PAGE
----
by Kim Sonder
This article is the first in a series of three critical articles about the doctrines and practices of the faith-prosperity movement in the United States and worldwide. This first article presents and evaluates its theological doctrines by the test criteria of the Holy Scriptures of the Bible. The second article, which is published under the title: 'Don't Fear a false Prophet', traces the occult source of the faith-prosperity teaching. The third article by the title 'Yoga and Identification' rejects the faith-prosperity Gospel as a spiritual ground for missions in Asia The reason is that its spiritual substance hardly can be distinguished from the various Eastasian religions. It could be critisized that these articles rest so heavily upon one source, namely D. R. McConnells book "A different Gospel". But McConnell have had all the sources for thorough research available, and everything that he claims can easily be verified. I personally recommend his work based upon my own insight into the whereabouts of faith-prosperity movement. I also recognize that without his research, there would not be enough evidence to support this documentation.
The Apostle John warns us not to believe every spirit, but to courageously test the spirits if they are from God (1 John 4:1-6). For many false prophets have gone out into the world. But by what criterion should we test the spirits? The Evangelical tradition obviously teaches us to test the spirits by the Holy Scriptures. This is probably the same suggestion given by the Apostle John, who says: "We are from God, and whoever knows God listens to us; but whoever is not from God does not listen to us" (1 John 4:6). Some might think that John by "we" refers to any disciple. But how could any individual believer make himself personally a measurer of the truth? Impossible! Believers are not born with perfect doctrines. Every new believer naturally begins with various heresies due to his own background. So with "we" John surely refers to himself, Peter and the Apostles. Therefore, this test criteria certainly points to harmony with the Teaching of the Apostles and what is that but the canonical Scriptures of the Bible, particularly the New Testament.
But if we seek deeper into the Teaching of the Apostle John concerning testing the spirits, we find another matter presented as primary. The most important matter in spiritual testing is what is said about Christ (1 John 4:3). First we therefore have to realize that John in his whole first letter identifies Christ as the Son of God. What does that imply? The anointed king for one reason has always been termed the Son of God. But spiritually the title rather refers to the divinity of Christ. So according to John you can recognize the Spirit of God in the acknowledgement that Christ has come in the flesh. It is, therefore, important to recognize harmony with the orthodox doctrine of Christ. In short the mystery that Jesus Christ is fully God and fully man, undivided and unconfused and without sin should be confirmed.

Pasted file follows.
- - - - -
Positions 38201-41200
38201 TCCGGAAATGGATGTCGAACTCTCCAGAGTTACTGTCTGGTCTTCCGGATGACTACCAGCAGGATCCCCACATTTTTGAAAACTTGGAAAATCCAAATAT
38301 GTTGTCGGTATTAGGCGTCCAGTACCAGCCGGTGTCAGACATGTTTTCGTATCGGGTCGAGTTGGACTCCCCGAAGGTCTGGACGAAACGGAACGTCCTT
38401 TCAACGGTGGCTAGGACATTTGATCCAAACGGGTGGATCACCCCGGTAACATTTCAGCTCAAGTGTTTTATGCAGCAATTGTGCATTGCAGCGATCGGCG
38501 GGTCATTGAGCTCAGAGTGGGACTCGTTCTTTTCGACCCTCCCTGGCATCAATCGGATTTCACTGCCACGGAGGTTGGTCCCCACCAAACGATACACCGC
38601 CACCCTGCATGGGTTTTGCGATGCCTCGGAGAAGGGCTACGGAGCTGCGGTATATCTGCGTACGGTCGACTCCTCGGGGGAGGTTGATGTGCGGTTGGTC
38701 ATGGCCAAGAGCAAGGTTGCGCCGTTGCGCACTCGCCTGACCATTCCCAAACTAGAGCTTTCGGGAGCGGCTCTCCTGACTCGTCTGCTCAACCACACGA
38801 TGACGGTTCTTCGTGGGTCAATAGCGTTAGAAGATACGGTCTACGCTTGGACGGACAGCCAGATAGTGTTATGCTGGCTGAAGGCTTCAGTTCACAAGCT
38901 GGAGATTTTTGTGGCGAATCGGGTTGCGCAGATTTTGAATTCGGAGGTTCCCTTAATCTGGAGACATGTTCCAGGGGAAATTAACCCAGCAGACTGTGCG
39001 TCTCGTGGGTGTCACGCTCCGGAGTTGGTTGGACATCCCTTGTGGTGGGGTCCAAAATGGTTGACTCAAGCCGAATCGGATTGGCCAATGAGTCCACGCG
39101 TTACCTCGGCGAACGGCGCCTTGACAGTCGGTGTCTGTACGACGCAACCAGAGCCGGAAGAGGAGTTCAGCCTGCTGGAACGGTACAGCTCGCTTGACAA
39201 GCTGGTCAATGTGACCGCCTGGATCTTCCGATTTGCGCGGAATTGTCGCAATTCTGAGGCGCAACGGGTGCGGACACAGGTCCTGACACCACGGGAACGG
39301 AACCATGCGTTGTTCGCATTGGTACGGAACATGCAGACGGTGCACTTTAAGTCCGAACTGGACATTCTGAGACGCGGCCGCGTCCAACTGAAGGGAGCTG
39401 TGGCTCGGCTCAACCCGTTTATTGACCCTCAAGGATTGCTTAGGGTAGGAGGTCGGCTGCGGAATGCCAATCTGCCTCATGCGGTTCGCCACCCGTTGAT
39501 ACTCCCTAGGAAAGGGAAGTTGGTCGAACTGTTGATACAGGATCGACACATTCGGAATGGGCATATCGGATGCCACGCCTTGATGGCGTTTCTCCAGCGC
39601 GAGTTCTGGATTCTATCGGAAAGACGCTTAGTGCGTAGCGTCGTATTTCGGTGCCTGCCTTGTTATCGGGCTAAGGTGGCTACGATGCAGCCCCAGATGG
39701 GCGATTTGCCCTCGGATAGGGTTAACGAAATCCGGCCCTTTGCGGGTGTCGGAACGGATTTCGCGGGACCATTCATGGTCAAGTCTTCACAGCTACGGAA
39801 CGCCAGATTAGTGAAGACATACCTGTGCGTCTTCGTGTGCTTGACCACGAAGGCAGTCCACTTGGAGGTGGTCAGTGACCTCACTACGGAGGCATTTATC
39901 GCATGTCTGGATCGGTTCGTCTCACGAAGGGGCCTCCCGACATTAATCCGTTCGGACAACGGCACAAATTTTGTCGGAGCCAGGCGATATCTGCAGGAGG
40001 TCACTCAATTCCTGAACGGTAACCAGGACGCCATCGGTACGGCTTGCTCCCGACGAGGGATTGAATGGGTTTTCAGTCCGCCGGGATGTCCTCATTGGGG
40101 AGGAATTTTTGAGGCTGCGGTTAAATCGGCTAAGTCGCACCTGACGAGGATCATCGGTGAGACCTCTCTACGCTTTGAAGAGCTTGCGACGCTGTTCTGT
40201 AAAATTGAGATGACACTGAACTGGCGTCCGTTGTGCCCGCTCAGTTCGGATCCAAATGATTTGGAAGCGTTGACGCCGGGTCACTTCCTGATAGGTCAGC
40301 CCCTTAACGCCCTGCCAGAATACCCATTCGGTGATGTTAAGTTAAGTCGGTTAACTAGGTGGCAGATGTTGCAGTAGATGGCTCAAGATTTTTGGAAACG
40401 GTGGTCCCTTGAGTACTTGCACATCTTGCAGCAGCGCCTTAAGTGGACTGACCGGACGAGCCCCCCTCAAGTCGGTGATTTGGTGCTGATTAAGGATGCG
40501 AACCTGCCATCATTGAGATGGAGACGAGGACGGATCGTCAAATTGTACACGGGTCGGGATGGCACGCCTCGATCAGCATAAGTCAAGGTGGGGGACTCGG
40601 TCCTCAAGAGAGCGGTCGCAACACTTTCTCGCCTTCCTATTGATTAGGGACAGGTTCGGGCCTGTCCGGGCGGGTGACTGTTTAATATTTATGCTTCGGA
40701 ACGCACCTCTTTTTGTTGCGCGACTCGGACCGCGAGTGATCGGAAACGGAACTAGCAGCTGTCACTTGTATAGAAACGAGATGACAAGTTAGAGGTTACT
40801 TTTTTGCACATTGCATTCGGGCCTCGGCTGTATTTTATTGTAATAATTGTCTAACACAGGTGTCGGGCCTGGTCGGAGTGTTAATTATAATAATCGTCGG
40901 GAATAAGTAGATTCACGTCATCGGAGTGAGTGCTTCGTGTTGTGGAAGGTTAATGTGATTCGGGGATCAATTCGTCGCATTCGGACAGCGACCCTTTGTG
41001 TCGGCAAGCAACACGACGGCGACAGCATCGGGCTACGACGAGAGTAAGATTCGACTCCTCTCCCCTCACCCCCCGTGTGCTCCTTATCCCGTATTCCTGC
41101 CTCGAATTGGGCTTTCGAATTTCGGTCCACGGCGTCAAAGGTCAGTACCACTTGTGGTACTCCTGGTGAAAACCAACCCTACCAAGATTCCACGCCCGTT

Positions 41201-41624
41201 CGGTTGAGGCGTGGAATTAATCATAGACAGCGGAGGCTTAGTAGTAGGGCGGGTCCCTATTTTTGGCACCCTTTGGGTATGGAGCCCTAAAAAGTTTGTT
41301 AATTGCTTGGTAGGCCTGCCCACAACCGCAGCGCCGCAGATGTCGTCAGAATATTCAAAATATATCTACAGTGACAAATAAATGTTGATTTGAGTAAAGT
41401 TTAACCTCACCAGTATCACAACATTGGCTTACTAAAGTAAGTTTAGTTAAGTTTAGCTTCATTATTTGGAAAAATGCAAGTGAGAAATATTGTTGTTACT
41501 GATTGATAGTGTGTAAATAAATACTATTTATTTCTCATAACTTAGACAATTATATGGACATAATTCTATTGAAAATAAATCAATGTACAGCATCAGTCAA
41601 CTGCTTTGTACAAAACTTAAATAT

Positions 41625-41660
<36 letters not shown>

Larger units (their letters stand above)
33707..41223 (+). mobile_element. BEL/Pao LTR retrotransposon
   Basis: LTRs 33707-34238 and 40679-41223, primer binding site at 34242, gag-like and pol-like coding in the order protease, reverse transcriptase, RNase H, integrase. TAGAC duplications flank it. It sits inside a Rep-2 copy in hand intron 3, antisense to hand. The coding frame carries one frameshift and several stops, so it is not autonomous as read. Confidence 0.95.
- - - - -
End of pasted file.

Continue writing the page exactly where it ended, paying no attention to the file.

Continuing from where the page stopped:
It is of course necessary to confess the name of Jesus to be saved, but it is not enough to determine the truthfulness of a spirit by the confession of faith alone. What is stated about Jesus Christ in the confession is crucial. Notice that confessing Jesus of Nazareth as Lord implies the same understanding as the orthodox doctrinal position. The name Jesus refers to his manhood and the title Lord to his divinity. For the Greek word KYRIOS (= LORD) does not only make him Master, it refers clearly to God himself (At least in the Septuagint). In most cases this criterion is fairly easy to use to discern whether a certain spiritual teaching is from God. Only sometimes it gets difficult, as we shall see below concerning spiritual testing of the faith-prosperity teaching. But at this point let us conclude that the testing criteria of the spirits according to the Apostle John is two-fold: (1) What is taught about the person of Jesus Christ? (2) Is it in harmony with the Holy Scriptures of the Bible?
Since the Church thus has been prompted to test the spirits by apostolic command, let us apply these criteria of the apostle John in an actual case: The teaching of the faith-prosperity movement. The Charismatic movement started out as a search for renewal of the power of the Holy Spirit. It promoted great unity among God's people. But in this quest for spirituality and mutual good-will and openness towards one another, the faith-prosperity movement also slowly found its way in to the body of Christ with its particular teaching on faith and prosperity. However, this movement soon proved itself to be far more controversial than the quest for a Charismatic experience. And the controversy is due to a quite different reason than the issue of the power of the Holy Spirit. For the faith-prosperity teaching profess a special variety of the atonement of Christ, which historically is a new theological development (D. R. McConnell, A Different Gospel, Peabody, Massachusetts: Hendrickson Publishers, 1993, pp.116-30). We are here dealing with a spiritual movement, which is not functioning within the Orthodox doctrines of the Church, which naturally have been taken for granted by the renewed Charismatics. The faith-prosperity movement teaches that the physical death of Jesus Christ not is the real issue of the atonement. The real atonement is of spiritual nature. The physical nature of the atonement is particularly denied by Kenneth Copeland, who even asserts: "When his blood poured out it did not atone" (McConnell 1993, 120). But the Holy Scriptures clearly teaches that we have been atoned by his blood (Ephesians 1:7). The Apostle Peter also affirms that Christ himself bore our sins in his body on the tree (1 Peter 2:24). The spiritual aspect should only concern the application of the physical work of Christ, which is his substitutionary death on the cross and his resurrection. The work of Christ should not be spiritualized, but it should be applied spiritually for our salvation (Romans 3:25).